June 15, 2018
When Anthony Bourdain died on June 8, he was remembered for many distinct things. His popular travel shows, like “No Reservations” on the Travel Channel and “Parts Unknown” on CNN provided a compelling way of looking at the world well beyond food, while his celebrated 2000 memoir, Kitchen Confidential is significantly appreciated by foodies and writers, alike. Bourdain was also recognized for his late-in-life advocacy for the #metoo movement, while his suicide opened a lot of eyes to the ways depression can afflict even those who appear to lead exciting, fulfilling lives.
Bourdain, on his CNN show in 2015, famously proclaimed the cheesesteak at Donkey’s Place in Camden the best in the region. But it was another visit by Bourdain to the Philadelphia area, which aired on his Travel Channel show, “The Layover” in December 2012, that was perhaps even more memorable. That was the show when Bourdain exposed Philadelphia’s then-newly-burgeoning restaurant scene to a national audience – and showed that he “got” Philly much more than most outside media visitors typically had.
“The Layover” was a show Bourdain hosted for two seasons on the Travel Channel. It typically entailed Bourdain visiting less exotic locations than he did for “No Reservations” – the majority of episodes were shot in American cities – and the gimmick was that each episode showed everything a visitor like Bourdain could typically do in town in a 24- to 48-hour period.
“My relationship with Philadelphia has always been complex,” Bourdain, who was born in New York City and lived there for much of his life, said at the beginning of the Philly episode.
More than once on the show, he mentioned that he hadn’t ever done a show in Philadelphia before, which led Philadelphians at his book tour appearances to ask him, sometimes in expletive-laden tones, why exactly that was. (You can watch the full 44-minute episode here.)
He added that from a culinary standpoint, Philly had long been a “two-horse restaurant town,” between Georges Perrier’s Le Bec-Fin, and Stephen Starr’s large stable of eateries. But by the time of Bourdain’s visit in 2012, the city’s restaurant reputation was starting to improve, with the rise of the likes of Marc Vetri, Michael Solomonov, Peter McAndrews and Han Chiang. "The Layover” provided something of a nationally televised benediction for this generation of chefs.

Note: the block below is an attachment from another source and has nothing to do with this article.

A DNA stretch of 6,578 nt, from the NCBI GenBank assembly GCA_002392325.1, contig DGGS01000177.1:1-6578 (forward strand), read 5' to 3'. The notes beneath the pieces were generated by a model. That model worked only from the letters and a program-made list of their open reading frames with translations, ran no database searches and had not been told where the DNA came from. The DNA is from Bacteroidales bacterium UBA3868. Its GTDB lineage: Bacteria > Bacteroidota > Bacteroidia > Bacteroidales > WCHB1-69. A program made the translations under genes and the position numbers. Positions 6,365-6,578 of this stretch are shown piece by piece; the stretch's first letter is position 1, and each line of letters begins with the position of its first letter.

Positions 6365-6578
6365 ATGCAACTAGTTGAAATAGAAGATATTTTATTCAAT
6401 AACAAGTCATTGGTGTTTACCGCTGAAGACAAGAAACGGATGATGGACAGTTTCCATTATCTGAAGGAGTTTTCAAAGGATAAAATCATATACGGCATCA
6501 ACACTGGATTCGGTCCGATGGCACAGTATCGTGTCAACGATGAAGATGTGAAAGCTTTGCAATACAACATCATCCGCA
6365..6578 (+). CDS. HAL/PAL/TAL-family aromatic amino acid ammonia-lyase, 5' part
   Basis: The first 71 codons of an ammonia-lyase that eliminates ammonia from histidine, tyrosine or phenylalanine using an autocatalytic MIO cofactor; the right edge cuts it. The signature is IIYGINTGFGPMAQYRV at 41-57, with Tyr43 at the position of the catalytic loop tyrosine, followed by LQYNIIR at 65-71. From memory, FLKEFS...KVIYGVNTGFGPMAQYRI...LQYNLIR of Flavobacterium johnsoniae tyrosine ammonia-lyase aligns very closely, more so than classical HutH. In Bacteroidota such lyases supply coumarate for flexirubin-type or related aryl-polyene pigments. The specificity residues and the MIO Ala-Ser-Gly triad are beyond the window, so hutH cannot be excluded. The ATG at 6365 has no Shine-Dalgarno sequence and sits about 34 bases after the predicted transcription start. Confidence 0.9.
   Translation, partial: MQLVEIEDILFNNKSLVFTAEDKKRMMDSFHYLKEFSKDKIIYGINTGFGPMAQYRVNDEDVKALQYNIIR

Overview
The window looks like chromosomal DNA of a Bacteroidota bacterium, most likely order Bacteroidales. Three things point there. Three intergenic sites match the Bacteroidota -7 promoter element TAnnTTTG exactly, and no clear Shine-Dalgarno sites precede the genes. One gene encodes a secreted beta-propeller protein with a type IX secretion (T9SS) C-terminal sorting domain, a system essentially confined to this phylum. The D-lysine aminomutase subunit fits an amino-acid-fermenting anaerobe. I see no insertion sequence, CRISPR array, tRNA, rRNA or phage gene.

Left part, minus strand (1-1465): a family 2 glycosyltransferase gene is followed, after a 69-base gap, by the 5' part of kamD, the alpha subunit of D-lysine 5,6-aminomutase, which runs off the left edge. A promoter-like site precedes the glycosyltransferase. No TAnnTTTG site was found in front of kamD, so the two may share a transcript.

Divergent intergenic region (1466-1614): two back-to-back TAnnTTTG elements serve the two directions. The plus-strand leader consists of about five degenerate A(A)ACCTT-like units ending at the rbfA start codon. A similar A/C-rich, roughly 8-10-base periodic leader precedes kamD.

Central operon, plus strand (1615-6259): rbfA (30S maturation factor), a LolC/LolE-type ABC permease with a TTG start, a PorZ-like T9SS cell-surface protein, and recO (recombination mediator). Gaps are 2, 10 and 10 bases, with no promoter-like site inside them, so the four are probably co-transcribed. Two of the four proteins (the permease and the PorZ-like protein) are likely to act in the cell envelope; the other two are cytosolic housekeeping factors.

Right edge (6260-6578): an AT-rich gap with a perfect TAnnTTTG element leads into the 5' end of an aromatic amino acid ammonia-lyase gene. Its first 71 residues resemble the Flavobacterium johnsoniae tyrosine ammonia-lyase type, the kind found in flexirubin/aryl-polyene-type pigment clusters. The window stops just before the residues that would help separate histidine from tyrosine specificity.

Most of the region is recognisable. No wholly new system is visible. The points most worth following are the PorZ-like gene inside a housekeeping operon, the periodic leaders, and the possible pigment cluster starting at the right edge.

All four of them appear on the episode, and in a clever twist, Bourdain didn’t just eat with them at their own restaurants – he ate at Pho 75 with Solomonov, chowed at Amis with McAndrews, threw a few back with Han at Dirty Frank’s, and drank with Vetri and Solomonov at the Pen & Pencil Club, where Bourdain famously slugged a shot of hot dog water after losing a game of Rock, Paper, Scissors to the two chefs.
In his two days in town, Bourdain appeared to eat at least a dozen meals, including a visit to Paesanos in South Philly, where he ordered four sandwiches. One of Bourdain’s more underrated talents was his ability to remain in trim shape despite spending several years eating, literally, all of the food in the world.
On the visit, Bourdain stayed at the Four Seasons, and his tour also took him to such notable non-food places as the Mutter Museum and the Barnes Foundation. He took the Grim Philly tour and engaged the guide in a surprisingly lengthy discussion about the personal grooming habits of 18th century sex workers, before asking whether anyone has ever engaged in sexual intercourse under the Liberty Bell.
While he had promised to get through the hour without talking about the cliche topics of cheesesteaks or “Rocky,” Bourdain at one point floated the idea of knocking down the Rocky statue and replacing it with one of native son Joe Frazier. Rocky, of course, still stands, but the city did indeed dedicate a statue of the nonfictional heavyweight champ Frazier in 2015, three years after "The Layover” episode.
Most of it rang true, but not all did. At one point, Bourdain called Center City “City Center,” and praised SEPTA as “pretty decent.” And in showing what a difference a couple of years can make, a discussion of the most recognizable local celebrities goes on, for minutes, about Bill Cosby.
Bourdain had another, rather indirect Philly connection: When Fox produced a sitcom in 2005 that was loosely adapted from his book, Kitchen Confidential, the Bourdain character was played by none other than Jenkintown’s own Bradley Cooper. The show was cancelled quickly, in part because it came along years before Cooper or Bourdain were as famous as they would eventually become.
With that episode, Bourdain undid whatever ill will he did when he neglected to visit Philly up until that point, and his death was mourned as much here as anywhere else. After all, when asked on "The Layover” episode his favorite thing about Philly, his answer was clear: “The attitude.”
A message from the National Suicide Prevention Hotline: We can all help prevent suicide. The Lifeline provides 24/7, free and confidential support for people in distress, prevention and crisis resources for you or your loved ones, and best practices for professionals. Call at 1-800-273-8255